The fund also has an above-average track record over long time periods. During the trailing decade, the fund has gained an average annual 7.1%. That outpaces the category by 4.1 percentage points and the S&P 500 by 2.3 points. Owning a lot of Treasuries and small caps during a period when those assets did well explains a lot of the performance, but again, the fund also outperformed rivals with similar leanings.
Still, with valuations high and yields low, small caps and Treasuries are unlikely to provide the same kind of returns they have over the past decade. Furthermore, the fund is managing more money now. It has seen net inflows of $423 million since the 2008 downturn, the strongest flows it has ever garnered. And the fund's expense ratio remains much higher than the median for no-load conservative-allocation funds. These factors could make posting the kind of returns this fund has in the past a challenge.
The Jameses are well aware of those potential headwinds. They don't expect sizable returns from bonds for the foreseeable future and have been decreasing the fund's duration--a measure of interest-rate risk--from 7.0 years to 4.0 years.
On the equity side, the portfolio continues to look reasonably cheap. The average holding has a long-term growth rate comparable with the category average but trades at 11.6 times forward earnings versus 13.7 for the peer group. Barry James admits that large-cap stocks are trading at bargain prices, and he says that the fund could shift some assets that way in the future. Small caps will still have a presence, but the fund can be more flexible than history suggests.
"They could increase their weighting to large caps. I am comfortable with that," Brotherton says. But he adds, "I don't own them for bull markets. I own them because they are consistent" over the long term.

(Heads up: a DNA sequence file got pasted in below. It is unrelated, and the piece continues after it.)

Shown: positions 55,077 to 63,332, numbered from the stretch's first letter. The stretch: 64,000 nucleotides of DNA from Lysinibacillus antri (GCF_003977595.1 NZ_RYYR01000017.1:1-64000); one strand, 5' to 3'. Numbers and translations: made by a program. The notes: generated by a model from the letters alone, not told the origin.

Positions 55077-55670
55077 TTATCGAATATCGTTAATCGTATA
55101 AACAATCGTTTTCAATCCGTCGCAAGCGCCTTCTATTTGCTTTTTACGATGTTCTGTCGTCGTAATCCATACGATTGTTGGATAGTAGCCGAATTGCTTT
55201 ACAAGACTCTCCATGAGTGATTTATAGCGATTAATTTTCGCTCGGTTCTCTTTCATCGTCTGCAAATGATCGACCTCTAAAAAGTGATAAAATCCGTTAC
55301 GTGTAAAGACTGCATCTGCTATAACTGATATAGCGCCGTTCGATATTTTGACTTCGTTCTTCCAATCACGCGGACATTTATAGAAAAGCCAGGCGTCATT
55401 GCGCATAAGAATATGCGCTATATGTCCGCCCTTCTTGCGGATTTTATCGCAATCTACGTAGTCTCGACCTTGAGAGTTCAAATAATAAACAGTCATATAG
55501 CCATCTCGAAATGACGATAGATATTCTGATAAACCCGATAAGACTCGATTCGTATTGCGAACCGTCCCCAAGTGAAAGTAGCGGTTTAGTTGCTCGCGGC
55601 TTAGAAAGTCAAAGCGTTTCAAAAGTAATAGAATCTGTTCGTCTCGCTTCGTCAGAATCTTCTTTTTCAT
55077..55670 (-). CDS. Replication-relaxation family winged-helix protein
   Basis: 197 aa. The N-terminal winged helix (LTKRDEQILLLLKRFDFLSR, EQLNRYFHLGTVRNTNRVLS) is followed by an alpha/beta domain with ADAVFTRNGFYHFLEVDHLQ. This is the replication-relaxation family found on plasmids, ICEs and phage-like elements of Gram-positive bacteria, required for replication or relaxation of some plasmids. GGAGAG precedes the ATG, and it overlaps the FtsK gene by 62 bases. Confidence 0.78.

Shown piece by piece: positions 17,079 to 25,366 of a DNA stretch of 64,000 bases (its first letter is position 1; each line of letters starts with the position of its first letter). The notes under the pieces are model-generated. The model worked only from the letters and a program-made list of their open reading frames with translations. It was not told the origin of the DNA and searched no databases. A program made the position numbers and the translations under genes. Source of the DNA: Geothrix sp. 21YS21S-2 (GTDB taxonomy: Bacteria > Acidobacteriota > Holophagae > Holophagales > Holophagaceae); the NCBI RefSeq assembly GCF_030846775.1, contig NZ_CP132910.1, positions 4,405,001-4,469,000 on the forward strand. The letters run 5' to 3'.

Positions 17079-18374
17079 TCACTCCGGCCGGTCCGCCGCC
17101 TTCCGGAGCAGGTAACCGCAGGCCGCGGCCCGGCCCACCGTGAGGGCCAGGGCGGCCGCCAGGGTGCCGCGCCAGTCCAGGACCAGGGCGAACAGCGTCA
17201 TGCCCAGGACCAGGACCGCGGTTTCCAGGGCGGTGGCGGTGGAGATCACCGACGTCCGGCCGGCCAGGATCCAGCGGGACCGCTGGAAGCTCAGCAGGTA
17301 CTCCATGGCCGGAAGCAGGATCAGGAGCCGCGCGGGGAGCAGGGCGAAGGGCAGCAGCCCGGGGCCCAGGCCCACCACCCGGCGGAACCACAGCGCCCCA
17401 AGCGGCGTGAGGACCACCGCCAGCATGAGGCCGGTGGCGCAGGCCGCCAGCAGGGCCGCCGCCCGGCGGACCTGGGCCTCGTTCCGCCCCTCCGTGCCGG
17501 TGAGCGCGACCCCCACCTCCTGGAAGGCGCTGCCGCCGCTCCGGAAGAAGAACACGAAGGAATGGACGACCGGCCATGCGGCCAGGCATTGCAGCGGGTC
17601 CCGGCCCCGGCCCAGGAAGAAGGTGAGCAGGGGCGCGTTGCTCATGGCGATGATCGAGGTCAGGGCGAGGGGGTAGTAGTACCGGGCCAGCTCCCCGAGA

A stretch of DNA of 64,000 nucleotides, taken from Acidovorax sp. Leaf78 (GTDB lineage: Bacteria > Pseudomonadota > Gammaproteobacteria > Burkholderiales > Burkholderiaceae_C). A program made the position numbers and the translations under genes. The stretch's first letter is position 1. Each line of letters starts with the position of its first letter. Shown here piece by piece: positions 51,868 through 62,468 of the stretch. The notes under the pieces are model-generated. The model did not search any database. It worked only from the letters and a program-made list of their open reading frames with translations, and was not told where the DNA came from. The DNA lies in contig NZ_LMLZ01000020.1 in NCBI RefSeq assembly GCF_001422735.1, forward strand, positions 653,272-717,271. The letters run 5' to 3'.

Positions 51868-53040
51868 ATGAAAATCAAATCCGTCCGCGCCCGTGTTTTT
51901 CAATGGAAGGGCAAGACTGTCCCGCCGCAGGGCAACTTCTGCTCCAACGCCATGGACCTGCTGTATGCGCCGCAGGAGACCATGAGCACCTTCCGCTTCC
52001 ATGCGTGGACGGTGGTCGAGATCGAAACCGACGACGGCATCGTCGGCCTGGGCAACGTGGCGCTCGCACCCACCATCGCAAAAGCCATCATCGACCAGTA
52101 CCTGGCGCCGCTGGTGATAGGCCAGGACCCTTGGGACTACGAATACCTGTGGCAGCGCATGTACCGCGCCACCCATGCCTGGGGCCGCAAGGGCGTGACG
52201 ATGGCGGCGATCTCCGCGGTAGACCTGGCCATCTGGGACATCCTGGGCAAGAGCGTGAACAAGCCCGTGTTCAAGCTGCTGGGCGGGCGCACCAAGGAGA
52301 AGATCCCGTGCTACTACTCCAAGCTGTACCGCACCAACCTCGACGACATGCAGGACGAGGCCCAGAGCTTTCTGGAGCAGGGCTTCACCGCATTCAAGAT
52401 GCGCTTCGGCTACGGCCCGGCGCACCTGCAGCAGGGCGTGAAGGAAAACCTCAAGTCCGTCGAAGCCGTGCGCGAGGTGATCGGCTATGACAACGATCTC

One noticeable underweighting in the portfolio is financials. "We are anticipating a volatile year," Barry James says. "We are still concerned some of the big [financial firms] still have not washed out the housing sector. Operating earnings look good, but then there is all that toxic stuff."
He's also keeping an eye on expenses given the amount of inflows. During the past five years, the fund's annual expenses have slightly decreased, but that's attributable to costs staying flat while assets grew. To date, there is no language in the prospectus outlining breakpoints for fee reductions as assets rise above certain dollar levels. This is one of the fund's drawbacks.
Overall, though, the fund's solid management team and proven process make it a good candidate for a long-term core holding. A $10,000 investment made after the tech bubble burst would have doubled, while a similar stake in the S&P 500 would have gained just $2,200. That's not an actual pot of gold at the end of the rainbow, but it's pretty good. "I've monitored this fund on good days and bad days," Feighan says. "These guys know what they are doing."
Rob Wherry is a mutual fund analyst with Morningstar.